The former Hawkeye has been rehabbing in Iowa City over the summer.
IOWA CITY – Drew Ott lost most of his senior football season at Iowa.
Lost his medical redshirt appeal. Three times.
One of the most powerful pass rushers of the Kirk Ferentz era lost an NFL Draft shot, too.
But Ott’s wit and dry delivery? Those, along with the ice pack taped around his right knee, remain constants.
“It’s not a bad time,” Ott says between bites of salad -- no dressing, no croutons -- and pasta with chicken after a morning workout and treatment this week. “It’s a good time to be me.”
Ott was upbeat, hopeful and hilarious in an hour-long interview with the Des Moines Register.
Nobody could blame Ott if he were instead bitter. Rather than popping pads in a college or pro training camp, circumstances have left him without a football home.
The NCAA didn’t let him come back to Iowa for a fifth season.
The NFL is passing on him until he’s refurbished.
“There’s still been a lot of (NFL) people calling,” he says, “wondering when I’m going to be healthy.”
He’s getting there. But it’s been a slow journey.
Neil Cornrich, Ott’s agent, trumpeted in April that his client received good medical news prior to the NFL Draft in his recovery from surgeries to reconstruct his left elbow and repair the torn ACL in his right leg.
But it turns out, there was a setback.
The knee wasn’t healing correctly, Ott says now in his first interview in more than four months. So, he had another knee surgery, this one arthroscopic, in May.
It was the latest blow of bad news on his football track.
Rewind to April, when the NCAA denied for the final time Ott’s redshirt case that had gotten kicked its way from the Big Ten Conference. From application to decision, that whole process dragged for 5 months.
Ott says now he remained optimistic until the night of April 12, when Ferentz broke the news after they flew home from a Polk County I-Club event.
“(Compliance) kept saying they were hearing it looks like it’s going to go through,” Ott says. “So I kept waiting.
“It was a little disheartening. It was sad. But it opened up another door of excitement.”
Drew Ott and Kirk Ferentz react to NCAA denying Ott a fifth year of eligibility.
Behind that door was more disappointment yet. He wasn’t among the 253 players chosen in the NFL Draft.
Yet text messages poured in with congratulations as false word circulated that he had signed a free-agent deal with the Indianapolis Colts. Never true, he says.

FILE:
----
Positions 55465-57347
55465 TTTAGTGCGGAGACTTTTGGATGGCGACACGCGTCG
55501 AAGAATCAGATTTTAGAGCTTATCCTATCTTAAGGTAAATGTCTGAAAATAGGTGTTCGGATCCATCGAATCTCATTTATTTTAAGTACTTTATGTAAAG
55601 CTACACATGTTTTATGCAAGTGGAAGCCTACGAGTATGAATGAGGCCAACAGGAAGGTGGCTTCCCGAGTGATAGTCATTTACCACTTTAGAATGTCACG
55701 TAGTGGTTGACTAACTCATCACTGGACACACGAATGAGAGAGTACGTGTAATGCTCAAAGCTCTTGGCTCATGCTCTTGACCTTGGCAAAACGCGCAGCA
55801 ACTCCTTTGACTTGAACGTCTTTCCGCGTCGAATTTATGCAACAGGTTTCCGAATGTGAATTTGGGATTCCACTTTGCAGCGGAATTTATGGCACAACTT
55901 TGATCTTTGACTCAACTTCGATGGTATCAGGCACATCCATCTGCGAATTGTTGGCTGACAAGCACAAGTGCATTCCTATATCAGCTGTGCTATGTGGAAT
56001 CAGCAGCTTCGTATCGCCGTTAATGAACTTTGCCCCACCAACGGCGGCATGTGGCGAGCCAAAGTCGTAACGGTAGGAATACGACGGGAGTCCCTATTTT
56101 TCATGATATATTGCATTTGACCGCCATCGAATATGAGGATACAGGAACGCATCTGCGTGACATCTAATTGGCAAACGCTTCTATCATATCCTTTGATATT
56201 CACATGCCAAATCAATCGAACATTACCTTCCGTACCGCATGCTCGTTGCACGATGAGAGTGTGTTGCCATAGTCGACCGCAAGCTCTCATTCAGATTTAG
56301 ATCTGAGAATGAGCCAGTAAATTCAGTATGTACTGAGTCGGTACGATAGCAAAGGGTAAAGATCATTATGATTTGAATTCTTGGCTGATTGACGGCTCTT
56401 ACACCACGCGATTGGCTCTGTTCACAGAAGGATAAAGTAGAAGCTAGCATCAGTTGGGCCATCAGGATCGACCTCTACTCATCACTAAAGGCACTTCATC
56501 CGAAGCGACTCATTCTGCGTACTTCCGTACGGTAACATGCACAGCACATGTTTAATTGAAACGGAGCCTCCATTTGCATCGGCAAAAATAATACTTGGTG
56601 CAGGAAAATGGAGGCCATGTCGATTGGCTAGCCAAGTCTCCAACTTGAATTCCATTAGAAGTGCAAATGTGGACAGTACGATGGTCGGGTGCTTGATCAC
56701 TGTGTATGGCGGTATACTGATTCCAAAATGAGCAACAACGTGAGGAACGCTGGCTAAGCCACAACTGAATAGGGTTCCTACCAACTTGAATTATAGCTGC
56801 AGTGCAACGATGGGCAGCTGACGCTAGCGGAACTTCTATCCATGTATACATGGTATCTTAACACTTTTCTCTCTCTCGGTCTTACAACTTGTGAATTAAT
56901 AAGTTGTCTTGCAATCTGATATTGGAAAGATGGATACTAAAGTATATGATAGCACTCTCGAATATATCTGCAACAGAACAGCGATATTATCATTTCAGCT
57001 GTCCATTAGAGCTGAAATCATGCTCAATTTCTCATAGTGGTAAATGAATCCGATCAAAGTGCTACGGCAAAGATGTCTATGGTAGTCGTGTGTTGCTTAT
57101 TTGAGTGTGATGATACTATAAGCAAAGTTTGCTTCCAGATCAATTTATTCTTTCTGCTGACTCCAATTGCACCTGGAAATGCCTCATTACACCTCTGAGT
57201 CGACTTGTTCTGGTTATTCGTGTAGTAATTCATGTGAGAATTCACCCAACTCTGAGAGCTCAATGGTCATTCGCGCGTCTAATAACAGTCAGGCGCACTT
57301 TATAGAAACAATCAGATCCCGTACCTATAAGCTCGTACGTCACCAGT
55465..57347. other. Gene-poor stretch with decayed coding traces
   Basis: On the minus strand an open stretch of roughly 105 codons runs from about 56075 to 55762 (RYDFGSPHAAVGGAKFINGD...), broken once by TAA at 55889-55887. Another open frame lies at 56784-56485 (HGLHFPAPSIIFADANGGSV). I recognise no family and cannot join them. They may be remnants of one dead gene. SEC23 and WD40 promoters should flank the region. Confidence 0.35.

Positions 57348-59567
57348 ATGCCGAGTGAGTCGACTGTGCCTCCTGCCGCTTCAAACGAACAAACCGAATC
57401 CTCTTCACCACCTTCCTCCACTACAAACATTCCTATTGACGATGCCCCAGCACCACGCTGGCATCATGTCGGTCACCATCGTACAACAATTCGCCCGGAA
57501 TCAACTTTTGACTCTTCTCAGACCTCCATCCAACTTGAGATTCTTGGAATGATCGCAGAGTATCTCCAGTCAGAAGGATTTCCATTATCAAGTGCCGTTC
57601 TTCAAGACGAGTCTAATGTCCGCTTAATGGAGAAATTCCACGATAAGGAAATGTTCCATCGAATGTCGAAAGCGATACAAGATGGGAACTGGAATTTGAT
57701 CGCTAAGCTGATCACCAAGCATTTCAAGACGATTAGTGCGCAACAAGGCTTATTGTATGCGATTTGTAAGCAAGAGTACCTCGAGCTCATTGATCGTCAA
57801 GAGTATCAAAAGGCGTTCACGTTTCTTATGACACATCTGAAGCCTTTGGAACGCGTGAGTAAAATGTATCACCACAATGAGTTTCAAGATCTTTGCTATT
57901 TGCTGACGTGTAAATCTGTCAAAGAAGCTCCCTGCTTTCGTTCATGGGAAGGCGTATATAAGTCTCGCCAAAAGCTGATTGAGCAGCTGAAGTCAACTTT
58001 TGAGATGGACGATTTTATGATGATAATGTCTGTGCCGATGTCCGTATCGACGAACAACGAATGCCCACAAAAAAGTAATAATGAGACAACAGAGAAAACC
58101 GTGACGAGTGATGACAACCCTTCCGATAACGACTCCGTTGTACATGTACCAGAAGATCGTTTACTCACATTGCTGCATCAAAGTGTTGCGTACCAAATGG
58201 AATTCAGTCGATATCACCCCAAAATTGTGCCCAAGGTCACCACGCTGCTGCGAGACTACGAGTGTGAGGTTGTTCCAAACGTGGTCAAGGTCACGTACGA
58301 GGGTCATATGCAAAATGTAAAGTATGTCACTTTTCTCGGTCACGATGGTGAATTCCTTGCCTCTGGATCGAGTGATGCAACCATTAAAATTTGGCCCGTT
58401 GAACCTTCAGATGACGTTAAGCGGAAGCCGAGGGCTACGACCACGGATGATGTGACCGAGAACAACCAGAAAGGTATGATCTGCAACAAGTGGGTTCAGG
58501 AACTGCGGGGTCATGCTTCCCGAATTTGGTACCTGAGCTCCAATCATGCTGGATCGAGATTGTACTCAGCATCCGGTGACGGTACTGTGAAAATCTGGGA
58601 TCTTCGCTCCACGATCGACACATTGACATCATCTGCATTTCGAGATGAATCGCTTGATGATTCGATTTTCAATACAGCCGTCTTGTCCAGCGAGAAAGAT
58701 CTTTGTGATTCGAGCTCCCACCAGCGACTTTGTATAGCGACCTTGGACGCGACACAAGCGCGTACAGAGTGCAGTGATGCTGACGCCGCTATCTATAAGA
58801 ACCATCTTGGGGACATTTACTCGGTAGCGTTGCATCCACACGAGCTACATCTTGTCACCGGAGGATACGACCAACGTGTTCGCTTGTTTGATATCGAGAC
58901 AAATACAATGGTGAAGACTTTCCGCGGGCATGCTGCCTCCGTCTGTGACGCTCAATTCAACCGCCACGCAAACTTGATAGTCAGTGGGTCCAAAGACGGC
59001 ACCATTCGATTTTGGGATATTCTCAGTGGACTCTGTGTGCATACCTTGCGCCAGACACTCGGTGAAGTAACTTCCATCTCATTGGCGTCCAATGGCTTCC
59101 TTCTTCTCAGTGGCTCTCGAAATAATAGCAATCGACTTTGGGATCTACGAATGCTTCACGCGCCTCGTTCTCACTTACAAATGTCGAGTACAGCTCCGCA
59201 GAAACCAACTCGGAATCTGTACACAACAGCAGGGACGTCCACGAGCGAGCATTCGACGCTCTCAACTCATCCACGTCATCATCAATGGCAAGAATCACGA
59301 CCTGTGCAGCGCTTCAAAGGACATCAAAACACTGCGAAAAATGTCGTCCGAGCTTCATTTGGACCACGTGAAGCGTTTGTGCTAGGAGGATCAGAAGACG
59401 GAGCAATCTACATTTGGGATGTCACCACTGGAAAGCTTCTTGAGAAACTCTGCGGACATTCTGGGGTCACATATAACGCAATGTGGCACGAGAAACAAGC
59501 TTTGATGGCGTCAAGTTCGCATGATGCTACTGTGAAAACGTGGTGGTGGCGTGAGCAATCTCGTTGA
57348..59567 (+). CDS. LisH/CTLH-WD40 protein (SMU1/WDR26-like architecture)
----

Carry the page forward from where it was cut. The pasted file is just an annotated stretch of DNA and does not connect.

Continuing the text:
“It was a little letdown,” he says in a tone that’s about as emotional as Ott gets.
He’s mostly been in Iowa City since.
It’s there he lives with five current Hawkeye players.
He’s been watching a lot of the Olympics. He likes gymnastics, power lifting and men’s volleyball.
“Those guys can really smack it,” he says. “Not big on the horse prancing. Not my favorite one. I try to find something else.”
In his personal life, he and former Iowa women’s basketball player Kali Peschel are still in the dating phase.
“Nope, not engaged yet,” he says with a grin. “Gotta get a job first.”
And he’s working on the job thing – further joking that if all else fails, his Dad’s farm in Nebraska is hiring.
Sometimes gallows humor is the best way to talk about a tough situation.
Things are trending in Ott’s favor. The May surgery, he hopes, was the final backward step on his NFL journey.
“I’ve kind of been on a good track since then,” he says.
Ott doesn't train with the team anymore. After breakfast each day (no more egg shells, he says), he spends several hours with Dave Williams at Performance Therapies in Coralville. In the afternoon, more stretching and icing.
"His whole focus has been on me," Ott says. "He doesn’t have 120 other people to worry about.”
Ott felt his knee turn a corner in early July. He’s running again.
The Iowa football coach reacts to the NCAA's Drew Ott ruling.
The 6-foot-4, 280-pound defensive end says there are a lot of interested NFL parties waiting on his health. If he had never snapped his elbow Sept. 12 against Iowa State or heard his knee pop Oct. 10 against Illinois, he probably had second-round film (cue last year’s Illinois State opener) and measurements.
Ott will call his agent “when I’m feeling top speed again. When my strength’s all the way back. I think it’ll just be something I’ll know.”
Ott thinks it's a matter of weeks before he gets NFL tryouts. He could be signed anytime in the next several months. That’s the glass-half-full approach.
“I want to make sure I’m 100 percent and ready to roll,” Ott says. “I don’t want to go in hurt. There’s no benefit to that.”
As lunch comes to a close, Ott carefully extracts his knee from under the table and walks out (no limp) as patrons in rows of booth turn their heads.
Some of them surely recognized Ott in his beard and Iowa football shirt, perhaps wondering where the former Hawkeye’s journey would go next.
He’s curious, too.
His outlook: Optimism. And patience.
Ott’s learned to have both in the last 11 months.
“I think it’s going to work out for me,” he says. “I’m pretty excited about it. Pretty lucky. A lot of people don’t have this chance.”
Hawkeyes columnist Chad Leistikow has covered sports for 22 years with The Des Moines Register, USA TODAY and Iowa City Press-Citizen. Follow @ChadLeistikow on Twitter.